Sacred Heart focused on supporting families from a multitude of countries, faiths, cultures
With a commitment to academic excellence and a strong mission to help its students build a solid foundation for life, Sacred Heart School is home to a growing student population that reflects the diversity of the largest city in our region.
This commitment is what convinced Daddy Mata to choose Sacred Heart for his son, Steven, when his family moved to Halifax. From his son’s first day in Grade 8, Daddy says Steven knew he had found an atmosphere where he could reach his full potential.
Steven had no trouble embracing the school’s global philosophy since his family is originally from the Democratic Republic of Congo and he began his schooling in Japan. Despite the fact Japanese was not his first language, Steven was an A+ student when the family moved to Toronto where he was enrolled in the public school system. Now finding himself studying in English for the first time, Daddy notes his son’s average dropped slightly, but the small class sizes at Sacred Heart have helped him regain that lost academic ground as he works towards his goal of becoming a physician.
“I was looking for a school with a strong academic reputation,” Daddy says. “I also liked the fact Sacred Heart offers a strong moral code to live by.”
Steven is now in Grade 11 and is enrolled in the Advanced Placement (AP) program, which offers courses at the first-year university level. Sacred Heart is the only school in the region offering the AP designation. The program is augmented by educational travel, online courses, and experiential learning with specialists.
“The beauty of the AP program is it allows students to pick and choose only those subjects they want to concentrate on,” says Sr. Anne Wachter, RSCJ, Head of School. “Students don’t have to take a year-long program of all advanced courses; there’s more balance with this approach that can be tailored individually.”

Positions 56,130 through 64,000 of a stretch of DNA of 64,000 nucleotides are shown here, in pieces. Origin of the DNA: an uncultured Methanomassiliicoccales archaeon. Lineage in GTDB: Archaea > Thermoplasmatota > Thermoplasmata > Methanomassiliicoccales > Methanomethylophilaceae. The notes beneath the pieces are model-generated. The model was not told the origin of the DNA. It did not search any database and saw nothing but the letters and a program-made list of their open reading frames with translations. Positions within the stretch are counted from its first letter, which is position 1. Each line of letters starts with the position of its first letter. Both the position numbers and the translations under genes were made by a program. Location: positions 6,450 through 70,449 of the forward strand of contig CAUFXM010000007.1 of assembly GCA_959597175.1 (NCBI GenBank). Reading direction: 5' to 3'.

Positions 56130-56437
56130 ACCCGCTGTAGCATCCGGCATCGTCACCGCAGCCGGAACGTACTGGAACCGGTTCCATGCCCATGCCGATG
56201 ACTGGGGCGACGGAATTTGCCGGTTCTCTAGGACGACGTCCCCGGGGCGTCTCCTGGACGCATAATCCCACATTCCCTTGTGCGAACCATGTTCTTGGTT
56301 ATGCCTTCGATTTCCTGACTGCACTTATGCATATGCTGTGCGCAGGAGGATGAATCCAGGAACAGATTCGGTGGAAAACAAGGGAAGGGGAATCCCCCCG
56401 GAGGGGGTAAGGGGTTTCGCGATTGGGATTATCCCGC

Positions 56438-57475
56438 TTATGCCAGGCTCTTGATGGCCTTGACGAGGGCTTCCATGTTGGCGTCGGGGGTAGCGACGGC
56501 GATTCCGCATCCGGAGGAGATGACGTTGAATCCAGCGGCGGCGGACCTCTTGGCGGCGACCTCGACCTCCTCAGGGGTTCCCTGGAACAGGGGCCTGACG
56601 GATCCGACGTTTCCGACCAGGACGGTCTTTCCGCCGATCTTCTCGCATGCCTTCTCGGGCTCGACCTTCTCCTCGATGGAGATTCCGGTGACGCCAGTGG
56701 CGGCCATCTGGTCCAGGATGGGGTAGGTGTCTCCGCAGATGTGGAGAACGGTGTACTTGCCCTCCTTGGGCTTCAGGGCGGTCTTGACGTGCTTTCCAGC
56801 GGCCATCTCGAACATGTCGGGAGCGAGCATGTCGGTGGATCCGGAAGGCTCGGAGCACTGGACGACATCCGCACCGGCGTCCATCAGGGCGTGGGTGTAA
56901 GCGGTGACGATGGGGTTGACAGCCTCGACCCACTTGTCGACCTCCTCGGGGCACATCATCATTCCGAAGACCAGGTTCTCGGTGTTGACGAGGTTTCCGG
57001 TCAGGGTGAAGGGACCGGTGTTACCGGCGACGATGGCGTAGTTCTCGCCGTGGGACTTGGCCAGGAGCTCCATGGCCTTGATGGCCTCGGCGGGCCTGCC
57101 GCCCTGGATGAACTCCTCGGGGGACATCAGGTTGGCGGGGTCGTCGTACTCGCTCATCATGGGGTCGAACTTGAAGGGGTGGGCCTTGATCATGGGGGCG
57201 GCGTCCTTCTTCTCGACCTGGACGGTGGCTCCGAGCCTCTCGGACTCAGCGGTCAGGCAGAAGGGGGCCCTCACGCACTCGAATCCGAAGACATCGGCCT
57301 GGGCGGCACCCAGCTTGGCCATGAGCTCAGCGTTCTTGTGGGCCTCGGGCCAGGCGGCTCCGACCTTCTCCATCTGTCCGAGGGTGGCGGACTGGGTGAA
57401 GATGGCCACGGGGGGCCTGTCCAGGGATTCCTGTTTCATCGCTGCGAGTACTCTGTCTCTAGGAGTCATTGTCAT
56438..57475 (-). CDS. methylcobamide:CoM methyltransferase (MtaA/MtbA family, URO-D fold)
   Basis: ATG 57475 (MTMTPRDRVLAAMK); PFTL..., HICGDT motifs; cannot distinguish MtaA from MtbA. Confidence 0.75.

Another benefit is that with a score of four or five on an exam, a student will have a first-year university credit before they even enter university.
Another distinguishing aspect of Sacred Heart’s program is it’s the only school in the region that offers a co-ed learning environment for students in Junior Primary to Grade 6 and single-gender education in Grades 7 to 12. The single-gender classes allow the school to focus its teaching methods to help students reach their maximum potential, especially given that girls and boys learn differently. Yet, there’s a multitude of opportunities for co-ed interaction outside of the classroom, such as during lunchtime and co-curricular activities, and in clubs such as band, choir, musicals, and debate.
Daddy says Steven has enjoyed having only boys in his class and that this, plus all of the other factors, add up to a well-rounded education for his son. One that is also teaching leadership, social justice, and compassion, all of which he feels is important for Steven’s future.
Daddy is now looking at enrolling his three other children at Sacred Heart, saying, “I really like the family feeling the school offers and Steven has made a lot of good friends there.”
For the Shen family, music has always been a big part of their life. Jay Shen is happy his two sons have an opportunity to reach their full potential both musically and academically at Sacred Heart. His eldest son Kaden is in Grade 7 while his brother Alan is in Grade 5. They have both been at Sacred Heart for three years and Jay says both boys want to stay until graduation.
“They really like the small class sizes and they have plenty of friends,” Jay says. “It has such a family atmosphere.”
He credits the “incredible” music department at the school for helping his boys achieve musical success over the past three years. Both Kaden and Alan have won awards at the provincial, regional, and national levels. Whether his two sons ultimately decide to pursue a career in music or not, he is confident their Sacred Heart experience will prove to be a foundation for success regardless of the path they choose in life.
For Kaden, this marks his first year in the single-gender Senior School, and his father is happy his son has thrived in the setting and as a class representative. He also recently won the school spelling bee and went on to represent Sacred Heart in the Atlantic regional final where he again finished on top.
“That was just one of the many opportunities Sacred Heart has offered my boys,” Jay says.
The Mata and Shen families are just two of many at Sacred Heart who reflect global diversity in both the school’s outlook and makeup. Thanks to a recent capital campaign with an emphasis on bursary support, and a concerted effort to increase representation across geographic and socioeconomic levels, there are families from a multitude of countries, faiths, and cultures. All of which are important inside and outside the classroom in terms of diverse perspectives and voices. One more advantage of a Sacred Heart education.